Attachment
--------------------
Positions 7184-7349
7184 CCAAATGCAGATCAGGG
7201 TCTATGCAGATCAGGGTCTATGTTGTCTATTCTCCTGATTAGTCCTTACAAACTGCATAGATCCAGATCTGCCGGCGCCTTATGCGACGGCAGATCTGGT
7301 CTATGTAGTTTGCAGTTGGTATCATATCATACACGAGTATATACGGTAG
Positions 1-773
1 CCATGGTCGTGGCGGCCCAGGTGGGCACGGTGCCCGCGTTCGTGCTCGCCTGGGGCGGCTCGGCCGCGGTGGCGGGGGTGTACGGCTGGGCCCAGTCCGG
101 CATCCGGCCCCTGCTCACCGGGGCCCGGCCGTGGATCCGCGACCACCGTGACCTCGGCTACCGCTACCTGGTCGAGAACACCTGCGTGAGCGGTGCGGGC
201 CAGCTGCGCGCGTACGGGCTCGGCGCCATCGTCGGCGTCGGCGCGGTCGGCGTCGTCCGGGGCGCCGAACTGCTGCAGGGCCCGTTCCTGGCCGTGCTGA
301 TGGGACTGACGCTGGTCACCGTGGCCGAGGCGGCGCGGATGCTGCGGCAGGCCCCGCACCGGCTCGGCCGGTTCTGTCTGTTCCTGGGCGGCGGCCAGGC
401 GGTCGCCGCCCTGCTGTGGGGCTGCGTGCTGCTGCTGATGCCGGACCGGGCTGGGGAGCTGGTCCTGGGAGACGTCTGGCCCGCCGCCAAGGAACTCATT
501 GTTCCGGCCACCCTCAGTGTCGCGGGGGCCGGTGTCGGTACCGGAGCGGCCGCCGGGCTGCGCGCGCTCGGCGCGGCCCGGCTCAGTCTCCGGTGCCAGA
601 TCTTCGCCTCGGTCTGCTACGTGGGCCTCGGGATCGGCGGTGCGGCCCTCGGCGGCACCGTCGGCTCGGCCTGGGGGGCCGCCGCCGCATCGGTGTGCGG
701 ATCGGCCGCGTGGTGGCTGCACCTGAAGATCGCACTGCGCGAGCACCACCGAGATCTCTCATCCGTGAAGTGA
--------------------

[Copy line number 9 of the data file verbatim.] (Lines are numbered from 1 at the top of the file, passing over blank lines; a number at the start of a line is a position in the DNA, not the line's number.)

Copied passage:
301 TGGGACTGACGCTGGTCACCGTGGCCGAGGCGGCGCGGATGCTGCGGCAGGCCCCGCACCGGCTCGGCCGGTTCTGTCTGTTCCTGGGCGGCGGCCAGGC